3 things to know:
Newly reported and active case counts climbing
Positive test rate about 10 percent; officials find 5 percent concerning
1,435 hospitalized, 255 in ICU
Minnesota’s post-holidays COVID-19 numbers remain messy, making it hard to chart the disease’s next steps. One thing, however, is increasingly clear: It’s the deadliest period so far in the pandemic for Minnesotans who are not in long-term care.
Minnesota’s overall rate of COVID-19 deaths — averaging more than 30 per day — is just half the death rate recorded in December 2020, the worst stretch of the pandemic so far.
But that difference is driven by a lower death rate among Minnesotans in long-term care facilities, who accounted for a majority of Minnesota’s COVID deaths in the first phase of the pandemic. That was despite there being fewer than 100,000 total long-term care residents in Minnesota.
After the rollout of vaccinations starting in December 2020, however, with a priority on vulnerable older Minnesotans in nursing homes, the death rate there has plunged. For the past year Minnesotans outside of long-term care facilities have accounted for the lion’s share of deaths.
In particular, non-long-term care COVID deaths have skyrocketed since Thanksgiving. Death rates in long-term care facilities are higher than they were in the December 2020 peak, despite the overall death rate being much lower.
This change has also shown up in data on deaths by age. For much of the pandemic, people over 80 accounted for the largest share of all COVID deaths. In the past week, however, for the first time all pandemic, people under 65 have accounted for more deaths than Minnesotans 80-plus.
Older people are still much more likely to die from COVID-19 than younger demographics — there are far more Minnesotans under 65 than there are over 80, and yet the two populations are accounting for similar shares of COVID deaths. But the disparity has been shrinking.
One big reason why: vaccination rates. More than 90 percent of older Minnesotans are fully vaccinated, the highest rate of any age group. But that minority of unvaccinated older people is accounting for a disproportionate share of COVID-19 deaths.
In the week beginning Dec. 5 — the most recent data available — there were just under eight deaths per 100,000 fully vaccinated seniors, compared to around 137 deaths per 100,000 older adults who were not fully vaccinated. In other words, death from COVID-19 among unvaccinated seniors is 17 times more common than it is among vaccinated older adults.
Active cases climbing quickly
All this is happening as the state continues to get whacked by the post-holiday surge driven by the COVID omicron mutation.
The newest state Health Department figures show new cases averaging more than 6,500 a day the past seven reporting days. Known, active cases came in at nearly 47,000 — the highest since just before Thanksgiving 2020. They’ve jumped 40 percent in the past 10 days.
The percentage of COVID tests coming back positive is trending at about 10 percent, according to MPR News calculations — about twice the 5 percent officials find concerning.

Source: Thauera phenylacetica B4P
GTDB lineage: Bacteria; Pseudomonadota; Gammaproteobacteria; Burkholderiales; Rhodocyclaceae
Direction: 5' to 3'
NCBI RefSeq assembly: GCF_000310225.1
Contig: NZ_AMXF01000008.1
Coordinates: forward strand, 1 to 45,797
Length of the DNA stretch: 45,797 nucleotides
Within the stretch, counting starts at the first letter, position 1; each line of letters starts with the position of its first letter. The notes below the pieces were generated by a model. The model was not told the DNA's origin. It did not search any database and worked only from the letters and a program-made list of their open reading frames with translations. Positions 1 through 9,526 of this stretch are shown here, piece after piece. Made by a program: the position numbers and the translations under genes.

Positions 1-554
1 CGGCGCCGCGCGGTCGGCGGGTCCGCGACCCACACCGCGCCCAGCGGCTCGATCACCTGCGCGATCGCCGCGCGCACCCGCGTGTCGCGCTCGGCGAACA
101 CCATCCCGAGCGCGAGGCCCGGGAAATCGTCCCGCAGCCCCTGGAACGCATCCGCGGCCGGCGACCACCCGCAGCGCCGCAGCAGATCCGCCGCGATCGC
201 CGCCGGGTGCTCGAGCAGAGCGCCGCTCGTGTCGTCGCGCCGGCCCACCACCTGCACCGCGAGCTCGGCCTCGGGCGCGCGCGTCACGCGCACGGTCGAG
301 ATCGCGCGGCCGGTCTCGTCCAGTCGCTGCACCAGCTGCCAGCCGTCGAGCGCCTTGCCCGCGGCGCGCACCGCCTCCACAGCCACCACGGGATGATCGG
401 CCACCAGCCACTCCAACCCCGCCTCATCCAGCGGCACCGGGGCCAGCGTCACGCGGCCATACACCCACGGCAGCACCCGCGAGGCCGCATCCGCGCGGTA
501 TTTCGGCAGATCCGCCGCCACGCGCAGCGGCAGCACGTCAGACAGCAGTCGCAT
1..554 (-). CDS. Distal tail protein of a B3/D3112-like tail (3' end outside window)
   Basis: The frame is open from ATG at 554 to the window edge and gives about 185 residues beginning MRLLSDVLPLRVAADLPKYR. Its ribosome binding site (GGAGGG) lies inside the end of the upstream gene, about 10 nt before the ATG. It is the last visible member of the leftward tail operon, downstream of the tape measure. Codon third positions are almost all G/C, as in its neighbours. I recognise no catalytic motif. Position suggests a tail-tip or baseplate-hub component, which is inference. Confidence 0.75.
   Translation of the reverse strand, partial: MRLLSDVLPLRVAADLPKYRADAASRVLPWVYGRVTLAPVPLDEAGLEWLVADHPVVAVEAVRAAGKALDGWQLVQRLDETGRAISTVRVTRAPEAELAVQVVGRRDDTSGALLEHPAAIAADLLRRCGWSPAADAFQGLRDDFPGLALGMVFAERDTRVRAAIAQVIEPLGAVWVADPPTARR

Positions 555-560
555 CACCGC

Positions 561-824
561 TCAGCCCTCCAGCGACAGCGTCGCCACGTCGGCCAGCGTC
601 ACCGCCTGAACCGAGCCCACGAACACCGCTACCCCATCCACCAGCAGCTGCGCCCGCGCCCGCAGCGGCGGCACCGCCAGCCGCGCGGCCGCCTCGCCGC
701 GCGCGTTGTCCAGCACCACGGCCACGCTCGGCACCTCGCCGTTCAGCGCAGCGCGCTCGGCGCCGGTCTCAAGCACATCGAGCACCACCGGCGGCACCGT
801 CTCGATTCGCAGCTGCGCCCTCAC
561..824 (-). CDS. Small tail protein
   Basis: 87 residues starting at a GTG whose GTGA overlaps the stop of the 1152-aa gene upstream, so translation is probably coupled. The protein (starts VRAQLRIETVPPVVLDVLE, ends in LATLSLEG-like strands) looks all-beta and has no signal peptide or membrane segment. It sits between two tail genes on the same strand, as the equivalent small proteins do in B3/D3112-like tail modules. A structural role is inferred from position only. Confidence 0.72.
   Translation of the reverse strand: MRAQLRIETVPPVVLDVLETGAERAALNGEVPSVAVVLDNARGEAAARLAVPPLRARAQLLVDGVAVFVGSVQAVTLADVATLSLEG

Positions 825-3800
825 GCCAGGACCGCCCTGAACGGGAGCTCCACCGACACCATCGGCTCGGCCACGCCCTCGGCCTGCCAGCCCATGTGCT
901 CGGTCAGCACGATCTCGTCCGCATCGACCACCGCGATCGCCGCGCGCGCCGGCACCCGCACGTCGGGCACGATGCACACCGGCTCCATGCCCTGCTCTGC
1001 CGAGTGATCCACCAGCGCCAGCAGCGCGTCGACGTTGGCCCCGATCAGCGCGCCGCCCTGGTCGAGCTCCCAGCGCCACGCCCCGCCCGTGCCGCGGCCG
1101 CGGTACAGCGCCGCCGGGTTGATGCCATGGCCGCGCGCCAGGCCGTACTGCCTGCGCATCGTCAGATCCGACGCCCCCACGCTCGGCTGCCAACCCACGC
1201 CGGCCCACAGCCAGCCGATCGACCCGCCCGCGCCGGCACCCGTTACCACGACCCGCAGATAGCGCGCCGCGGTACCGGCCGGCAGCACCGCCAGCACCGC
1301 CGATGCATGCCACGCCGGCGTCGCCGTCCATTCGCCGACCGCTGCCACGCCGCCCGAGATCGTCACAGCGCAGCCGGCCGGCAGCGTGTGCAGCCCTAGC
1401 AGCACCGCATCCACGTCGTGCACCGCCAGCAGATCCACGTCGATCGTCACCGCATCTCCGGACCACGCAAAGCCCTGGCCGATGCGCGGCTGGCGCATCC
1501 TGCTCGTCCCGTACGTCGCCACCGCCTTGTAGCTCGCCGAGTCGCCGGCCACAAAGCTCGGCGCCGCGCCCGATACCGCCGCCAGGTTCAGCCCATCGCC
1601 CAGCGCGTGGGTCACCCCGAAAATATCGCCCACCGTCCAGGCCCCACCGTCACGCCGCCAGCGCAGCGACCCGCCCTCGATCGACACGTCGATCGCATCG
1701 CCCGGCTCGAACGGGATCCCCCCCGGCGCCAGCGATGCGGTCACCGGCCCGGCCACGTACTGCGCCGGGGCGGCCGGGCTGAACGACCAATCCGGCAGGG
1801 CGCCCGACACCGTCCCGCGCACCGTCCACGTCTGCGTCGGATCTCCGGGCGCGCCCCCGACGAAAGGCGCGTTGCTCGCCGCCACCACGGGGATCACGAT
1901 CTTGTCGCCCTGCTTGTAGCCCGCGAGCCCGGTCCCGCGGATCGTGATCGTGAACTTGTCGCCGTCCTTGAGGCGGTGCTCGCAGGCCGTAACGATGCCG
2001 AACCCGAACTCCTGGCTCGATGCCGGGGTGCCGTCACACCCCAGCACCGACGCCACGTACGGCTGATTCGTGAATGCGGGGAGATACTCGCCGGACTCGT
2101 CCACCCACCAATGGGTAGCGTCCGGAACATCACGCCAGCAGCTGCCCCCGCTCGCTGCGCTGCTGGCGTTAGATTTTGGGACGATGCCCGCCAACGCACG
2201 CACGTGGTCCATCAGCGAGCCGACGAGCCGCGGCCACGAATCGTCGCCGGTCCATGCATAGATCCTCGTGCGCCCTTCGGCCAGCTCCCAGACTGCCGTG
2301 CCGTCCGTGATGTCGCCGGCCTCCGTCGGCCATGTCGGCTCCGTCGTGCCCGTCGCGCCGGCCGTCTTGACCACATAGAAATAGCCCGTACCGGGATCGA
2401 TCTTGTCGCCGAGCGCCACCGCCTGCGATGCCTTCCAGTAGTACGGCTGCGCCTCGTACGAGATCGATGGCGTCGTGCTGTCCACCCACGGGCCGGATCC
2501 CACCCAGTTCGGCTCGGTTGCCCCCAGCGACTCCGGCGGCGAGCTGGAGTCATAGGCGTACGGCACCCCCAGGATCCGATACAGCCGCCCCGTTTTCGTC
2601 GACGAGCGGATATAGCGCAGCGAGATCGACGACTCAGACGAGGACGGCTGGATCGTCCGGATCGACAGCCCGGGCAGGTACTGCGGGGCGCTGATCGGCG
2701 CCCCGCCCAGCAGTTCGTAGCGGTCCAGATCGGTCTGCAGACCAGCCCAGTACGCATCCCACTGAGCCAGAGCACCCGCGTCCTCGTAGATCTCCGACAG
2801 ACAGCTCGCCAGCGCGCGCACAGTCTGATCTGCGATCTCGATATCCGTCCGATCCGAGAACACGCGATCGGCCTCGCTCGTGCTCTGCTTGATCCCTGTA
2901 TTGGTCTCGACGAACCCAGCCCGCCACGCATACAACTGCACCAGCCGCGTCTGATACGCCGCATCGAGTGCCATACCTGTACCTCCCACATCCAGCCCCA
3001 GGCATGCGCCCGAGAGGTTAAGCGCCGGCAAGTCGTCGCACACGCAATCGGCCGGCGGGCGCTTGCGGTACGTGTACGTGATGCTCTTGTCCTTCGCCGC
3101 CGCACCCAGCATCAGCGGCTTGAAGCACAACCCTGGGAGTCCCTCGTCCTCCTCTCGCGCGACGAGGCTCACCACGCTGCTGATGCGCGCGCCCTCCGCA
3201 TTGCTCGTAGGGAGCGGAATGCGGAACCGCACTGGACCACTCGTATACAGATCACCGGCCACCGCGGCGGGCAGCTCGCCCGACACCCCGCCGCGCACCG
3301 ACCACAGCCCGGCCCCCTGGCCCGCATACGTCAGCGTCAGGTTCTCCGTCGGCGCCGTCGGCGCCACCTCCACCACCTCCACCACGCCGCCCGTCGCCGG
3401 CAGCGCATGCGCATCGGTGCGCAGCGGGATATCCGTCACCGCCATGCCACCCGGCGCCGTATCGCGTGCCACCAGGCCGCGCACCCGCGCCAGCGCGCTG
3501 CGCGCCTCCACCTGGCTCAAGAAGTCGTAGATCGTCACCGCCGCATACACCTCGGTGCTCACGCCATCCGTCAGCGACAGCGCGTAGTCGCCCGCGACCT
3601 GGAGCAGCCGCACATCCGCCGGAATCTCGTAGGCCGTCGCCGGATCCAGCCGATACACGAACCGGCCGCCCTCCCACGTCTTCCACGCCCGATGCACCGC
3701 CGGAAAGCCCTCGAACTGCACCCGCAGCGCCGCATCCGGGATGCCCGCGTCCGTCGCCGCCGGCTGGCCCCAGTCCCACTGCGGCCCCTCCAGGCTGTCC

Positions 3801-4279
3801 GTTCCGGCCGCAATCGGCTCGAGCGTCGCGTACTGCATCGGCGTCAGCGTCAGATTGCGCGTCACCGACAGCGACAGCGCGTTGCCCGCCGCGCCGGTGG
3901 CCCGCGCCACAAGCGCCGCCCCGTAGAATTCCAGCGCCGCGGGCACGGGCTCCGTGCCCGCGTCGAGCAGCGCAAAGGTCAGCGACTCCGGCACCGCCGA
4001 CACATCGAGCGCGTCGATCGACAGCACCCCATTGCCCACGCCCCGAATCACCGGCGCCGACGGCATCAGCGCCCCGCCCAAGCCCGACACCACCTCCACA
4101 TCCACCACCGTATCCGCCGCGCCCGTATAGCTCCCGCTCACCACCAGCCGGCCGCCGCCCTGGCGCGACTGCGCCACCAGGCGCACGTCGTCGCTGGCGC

“The omicron surge has most definitely reached Minnesota,” Minnesota Health Commissioner Jan Malcolm told reporters last week. She said it’s spreading “like wildfire” here and across the country and “we just need to expect that it’s going to be the norm for us in coming weeks.”
COVID hospitalizations remain high — 1,435 people are hospitalized with 255 needing intensive care.
Hospital CEOs across the state have warned since late fall that they were being overwhelmed by COVID-19 patients and those with other care needs. On Friday, the Minnesota Hospital Association begged people not to come to emergency rooms seeking COVID tests or other nonemergency care.
“We have run out of words to describe what we are undergoing — a crisis does not even come close,” the group said, adding, “hospitals are literally full … ICUs are full, emergency departments are full, medical-surgical units are full, hallways are full, and surgeries are being canceled.”
Data collected by the federal Centers for Disease Control and Prevention show all Minnesota counties currently with a high level of virus transmission.
The Twin Cities and its suburbs are driving the latest wave.
The state’s death toll stands at 10,810 including 44 deaths newly reported on Monday. Deaths typically follow a surge in cases and hospitalizations. In past COVID-19 waves, it’s been the last of the key metrics to improve.
Thanks to vaccinations, Minnesota is better positioned now than during its fall 2020 and spring 2021 spikes. More than 76 percent of state residents age 12 and older have received at least one vaccination shot, with more than 72 percent now completely vaccinated.
The state is seeing progress in getting boosters into Minnesotans who’ve already been vaccinated.
However, the struggle continues to get first shots into more Minnesotans. Wide gaps remain in the vaccination rates among regions and counties.
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